China’s banking regulator has begun restricting lenders’ wealth management business, banning products that it says involve excessively high risk, the Shanghai Securities News reported on Tuesday, citing unidentified government officials.
Chinese banks have been rushing to sell wealth management products that promise annual returns of up to 8 percent — more than double the one-year bank deposit rate of 3.25 percent — in a bid to attract deposits to support lending amid Beijing’s monetary tightening.
The China Banking Regulatory Commission (CBRC) has ordered banks to stop selling six types of wealth management products that it deems potentially risky, the newspaper said.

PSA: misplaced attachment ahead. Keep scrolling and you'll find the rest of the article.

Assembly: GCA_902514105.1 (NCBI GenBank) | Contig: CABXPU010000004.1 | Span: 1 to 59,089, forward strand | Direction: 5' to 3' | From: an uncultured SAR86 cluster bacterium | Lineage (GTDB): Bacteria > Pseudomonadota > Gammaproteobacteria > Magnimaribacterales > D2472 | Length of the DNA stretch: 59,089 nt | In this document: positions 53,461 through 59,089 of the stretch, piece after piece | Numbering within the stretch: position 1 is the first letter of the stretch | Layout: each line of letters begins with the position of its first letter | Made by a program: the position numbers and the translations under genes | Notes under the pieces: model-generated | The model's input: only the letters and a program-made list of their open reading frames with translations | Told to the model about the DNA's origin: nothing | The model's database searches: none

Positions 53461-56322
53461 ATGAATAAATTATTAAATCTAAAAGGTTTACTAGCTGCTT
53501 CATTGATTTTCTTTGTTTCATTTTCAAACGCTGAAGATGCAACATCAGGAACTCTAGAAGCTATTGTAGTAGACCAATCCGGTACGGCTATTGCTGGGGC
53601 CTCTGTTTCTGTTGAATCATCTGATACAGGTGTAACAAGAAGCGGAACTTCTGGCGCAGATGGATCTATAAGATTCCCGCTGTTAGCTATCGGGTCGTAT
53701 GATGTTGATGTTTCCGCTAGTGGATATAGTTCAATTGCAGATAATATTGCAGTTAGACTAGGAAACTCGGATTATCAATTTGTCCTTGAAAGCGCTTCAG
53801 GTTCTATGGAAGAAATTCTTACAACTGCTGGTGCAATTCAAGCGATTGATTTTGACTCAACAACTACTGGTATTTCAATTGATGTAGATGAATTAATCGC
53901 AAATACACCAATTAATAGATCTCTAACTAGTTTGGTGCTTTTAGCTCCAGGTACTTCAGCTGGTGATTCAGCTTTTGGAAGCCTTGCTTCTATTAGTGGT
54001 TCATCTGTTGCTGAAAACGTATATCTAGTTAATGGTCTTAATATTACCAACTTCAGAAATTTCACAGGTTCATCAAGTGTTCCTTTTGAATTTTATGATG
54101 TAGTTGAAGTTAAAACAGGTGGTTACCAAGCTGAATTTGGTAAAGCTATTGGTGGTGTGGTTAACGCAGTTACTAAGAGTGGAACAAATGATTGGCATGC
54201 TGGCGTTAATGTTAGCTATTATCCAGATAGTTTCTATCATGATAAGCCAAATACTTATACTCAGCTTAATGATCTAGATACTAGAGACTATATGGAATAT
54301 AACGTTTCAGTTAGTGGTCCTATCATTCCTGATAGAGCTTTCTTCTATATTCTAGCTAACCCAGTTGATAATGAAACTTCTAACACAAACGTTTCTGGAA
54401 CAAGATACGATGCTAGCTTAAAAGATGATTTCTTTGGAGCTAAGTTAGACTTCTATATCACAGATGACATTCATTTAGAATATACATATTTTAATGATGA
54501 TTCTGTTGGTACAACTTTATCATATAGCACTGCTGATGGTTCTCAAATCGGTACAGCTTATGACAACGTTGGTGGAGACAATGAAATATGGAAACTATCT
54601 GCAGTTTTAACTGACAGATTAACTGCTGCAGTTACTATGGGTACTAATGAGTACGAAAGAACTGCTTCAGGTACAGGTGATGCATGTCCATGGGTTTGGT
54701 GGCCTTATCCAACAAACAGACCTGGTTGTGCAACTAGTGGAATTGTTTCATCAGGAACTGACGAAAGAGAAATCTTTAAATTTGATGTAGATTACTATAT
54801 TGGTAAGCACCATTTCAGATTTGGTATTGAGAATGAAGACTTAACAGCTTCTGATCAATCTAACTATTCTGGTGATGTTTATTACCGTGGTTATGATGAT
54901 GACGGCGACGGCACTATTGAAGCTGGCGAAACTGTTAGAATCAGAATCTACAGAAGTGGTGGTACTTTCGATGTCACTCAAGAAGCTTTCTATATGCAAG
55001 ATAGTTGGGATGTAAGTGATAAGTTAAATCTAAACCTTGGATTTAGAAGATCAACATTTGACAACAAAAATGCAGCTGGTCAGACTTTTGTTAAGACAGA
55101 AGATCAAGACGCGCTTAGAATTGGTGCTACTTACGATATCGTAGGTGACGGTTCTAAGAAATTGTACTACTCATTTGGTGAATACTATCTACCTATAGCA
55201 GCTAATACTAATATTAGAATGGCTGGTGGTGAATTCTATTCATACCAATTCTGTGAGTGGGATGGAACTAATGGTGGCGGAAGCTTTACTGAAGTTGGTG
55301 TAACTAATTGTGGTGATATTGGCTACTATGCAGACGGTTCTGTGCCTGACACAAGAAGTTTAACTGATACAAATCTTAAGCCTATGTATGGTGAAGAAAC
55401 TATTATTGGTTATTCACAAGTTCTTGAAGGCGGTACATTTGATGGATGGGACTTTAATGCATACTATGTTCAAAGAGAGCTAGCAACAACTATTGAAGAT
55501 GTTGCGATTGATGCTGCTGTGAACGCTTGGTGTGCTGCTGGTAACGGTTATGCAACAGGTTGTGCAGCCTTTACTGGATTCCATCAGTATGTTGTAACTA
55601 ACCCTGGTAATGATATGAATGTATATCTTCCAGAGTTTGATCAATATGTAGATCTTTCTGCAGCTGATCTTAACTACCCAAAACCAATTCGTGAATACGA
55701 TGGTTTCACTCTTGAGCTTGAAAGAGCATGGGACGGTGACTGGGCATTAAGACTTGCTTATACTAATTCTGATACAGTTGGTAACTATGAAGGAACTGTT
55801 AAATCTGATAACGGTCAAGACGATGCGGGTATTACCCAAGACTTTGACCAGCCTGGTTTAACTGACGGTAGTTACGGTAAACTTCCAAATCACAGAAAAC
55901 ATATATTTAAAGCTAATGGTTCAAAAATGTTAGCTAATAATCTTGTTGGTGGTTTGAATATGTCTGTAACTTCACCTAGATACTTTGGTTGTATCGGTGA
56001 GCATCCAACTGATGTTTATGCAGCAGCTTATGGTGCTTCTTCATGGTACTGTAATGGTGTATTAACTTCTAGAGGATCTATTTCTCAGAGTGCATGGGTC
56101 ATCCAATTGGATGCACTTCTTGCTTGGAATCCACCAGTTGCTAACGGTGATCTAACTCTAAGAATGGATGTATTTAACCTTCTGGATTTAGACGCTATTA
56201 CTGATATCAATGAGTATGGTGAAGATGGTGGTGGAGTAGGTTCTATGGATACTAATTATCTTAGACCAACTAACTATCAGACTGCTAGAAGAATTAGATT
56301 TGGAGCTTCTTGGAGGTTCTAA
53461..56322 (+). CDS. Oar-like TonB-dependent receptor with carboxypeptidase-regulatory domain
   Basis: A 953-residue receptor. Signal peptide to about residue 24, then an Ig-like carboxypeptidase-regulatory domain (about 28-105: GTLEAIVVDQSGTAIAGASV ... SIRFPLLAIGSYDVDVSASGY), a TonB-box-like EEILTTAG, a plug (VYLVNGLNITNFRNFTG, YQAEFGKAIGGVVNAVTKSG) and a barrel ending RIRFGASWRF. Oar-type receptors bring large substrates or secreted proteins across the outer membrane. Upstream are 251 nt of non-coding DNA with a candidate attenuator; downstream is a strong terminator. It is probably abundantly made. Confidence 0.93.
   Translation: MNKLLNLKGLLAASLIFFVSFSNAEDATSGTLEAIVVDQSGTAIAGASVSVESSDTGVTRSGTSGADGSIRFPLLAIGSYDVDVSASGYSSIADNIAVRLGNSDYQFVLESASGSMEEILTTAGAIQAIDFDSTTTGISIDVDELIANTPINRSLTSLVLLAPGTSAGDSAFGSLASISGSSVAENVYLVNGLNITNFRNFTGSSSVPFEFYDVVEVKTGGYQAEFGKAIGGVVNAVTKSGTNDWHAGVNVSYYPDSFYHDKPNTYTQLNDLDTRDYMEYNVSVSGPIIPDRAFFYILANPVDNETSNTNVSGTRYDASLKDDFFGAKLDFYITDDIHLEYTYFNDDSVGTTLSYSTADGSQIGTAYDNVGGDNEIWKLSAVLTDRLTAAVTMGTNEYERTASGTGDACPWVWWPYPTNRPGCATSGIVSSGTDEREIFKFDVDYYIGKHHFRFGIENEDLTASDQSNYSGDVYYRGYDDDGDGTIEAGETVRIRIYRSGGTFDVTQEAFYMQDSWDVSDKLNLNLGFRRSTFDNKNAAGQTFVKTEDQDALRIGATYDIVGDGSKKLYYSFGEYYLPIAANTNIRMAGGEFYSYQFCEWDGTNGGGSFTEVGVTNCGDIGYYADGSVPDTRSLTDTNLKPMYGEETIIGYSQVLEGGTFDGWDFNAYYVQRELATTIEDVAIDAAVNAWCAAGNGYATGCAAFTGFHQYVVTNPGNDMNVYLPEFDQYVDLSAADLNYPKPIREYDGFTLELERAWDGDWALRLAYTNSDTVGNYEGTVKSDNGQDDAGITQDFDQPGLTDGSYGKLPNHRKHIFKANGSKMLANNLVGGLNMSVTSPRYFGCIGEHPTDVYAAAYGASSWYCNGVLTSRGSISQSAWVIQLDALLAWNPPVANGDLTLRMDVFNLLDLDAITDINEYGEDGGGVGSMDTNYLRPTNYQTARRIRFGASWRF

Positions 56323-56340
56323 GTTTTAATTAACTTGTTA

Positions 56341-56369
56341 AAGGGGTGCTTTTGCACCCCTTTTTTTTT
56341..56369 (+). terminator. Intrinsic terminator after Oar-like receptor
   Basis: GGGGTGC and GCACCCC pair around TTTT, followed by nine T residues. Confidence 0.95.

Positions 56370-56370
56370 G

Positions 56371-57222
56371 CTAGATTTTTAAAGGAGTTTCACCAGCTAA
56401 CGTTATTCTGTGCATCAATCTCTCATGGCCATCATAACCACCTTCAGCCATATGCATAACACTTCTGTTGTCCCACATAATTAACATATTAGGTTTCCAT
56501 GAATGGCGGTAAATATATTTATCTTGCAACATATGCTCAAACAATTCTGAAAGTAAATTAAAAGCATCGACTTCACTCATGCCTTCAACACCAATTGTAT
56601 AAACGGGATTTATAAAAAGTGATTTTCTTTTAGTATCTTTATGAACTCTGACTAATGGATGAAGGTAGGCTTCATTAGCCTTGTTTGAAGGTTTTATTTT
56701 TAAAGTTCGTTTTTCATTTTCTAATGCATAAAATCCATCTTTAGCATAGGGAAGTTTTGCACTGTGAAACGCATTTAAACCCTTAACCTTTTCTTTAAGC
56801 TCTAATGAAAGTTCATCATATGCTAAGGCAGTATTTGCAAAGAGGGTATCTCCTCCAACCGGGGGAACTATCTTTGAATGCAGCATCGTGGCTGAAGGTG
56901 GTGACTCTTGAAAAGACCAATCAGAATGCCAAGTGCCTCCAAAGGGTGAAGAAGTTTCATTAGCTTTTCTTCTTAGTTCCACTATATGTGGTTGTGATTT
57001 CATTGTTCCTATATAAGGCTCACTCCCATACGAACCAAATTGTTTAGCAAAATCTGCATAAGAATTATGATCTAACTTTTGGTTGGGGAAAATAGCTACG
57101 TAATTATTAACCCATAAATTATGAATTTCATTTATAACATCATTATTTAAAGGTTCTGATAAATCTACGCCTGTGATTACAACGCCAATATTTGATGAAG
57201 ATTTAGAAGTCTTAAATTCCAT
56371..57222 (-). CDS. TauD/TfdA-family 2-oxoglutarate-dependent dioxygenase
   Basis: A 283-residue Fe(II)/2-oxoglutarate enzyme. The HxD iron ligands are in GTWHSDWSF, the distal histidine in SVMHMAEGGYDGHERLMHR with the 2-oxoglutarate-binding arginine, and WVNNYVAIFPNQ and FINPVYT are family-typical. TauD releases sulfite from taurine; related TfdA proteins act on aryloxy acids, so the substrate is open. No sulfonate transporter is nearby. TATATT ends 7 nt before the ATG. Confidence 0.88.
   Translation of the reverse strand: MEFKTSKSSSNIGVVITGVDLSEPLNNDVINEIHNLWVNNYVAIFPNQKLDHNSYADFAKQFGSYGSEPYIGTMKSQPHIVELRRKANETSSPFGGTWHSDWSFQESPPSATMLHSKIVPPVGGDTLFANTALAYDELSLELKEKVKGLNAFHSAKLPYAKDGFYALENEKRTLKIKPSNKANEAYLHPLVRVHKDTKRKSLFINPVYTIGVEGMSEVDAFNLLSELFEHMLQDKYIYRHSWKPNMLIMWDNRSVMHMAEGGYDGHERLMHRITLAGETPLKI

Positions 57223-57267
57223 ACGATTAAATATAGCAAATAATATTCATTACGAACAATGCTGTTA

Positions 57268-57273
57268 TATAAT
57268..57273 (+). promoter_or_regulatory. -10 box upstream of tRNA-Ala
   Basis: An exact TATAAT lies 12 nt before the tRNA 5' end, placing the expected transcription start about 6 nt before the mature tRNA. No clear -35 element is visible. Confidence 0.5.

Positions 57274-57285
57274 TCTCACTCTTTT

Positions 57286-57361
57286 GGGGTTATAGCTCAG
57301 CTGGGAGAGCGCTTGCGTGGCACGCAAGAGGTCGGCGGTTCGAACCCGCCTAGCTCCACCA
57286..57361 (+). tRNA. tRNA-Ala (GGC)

The products are characterized by high yields, a mismatch between assets and liabilities and vague descriptions of investment targets, the article said.
They include liquidity pools that involve trust loans, trust transfers, bills of regulatory arbitrage, high-yield deposits, and banks’ purchases of each others’ wealth management products.
Last month, CSRC published draft rules regulating the sale of wealth management products to protect investors by warding off potential risks.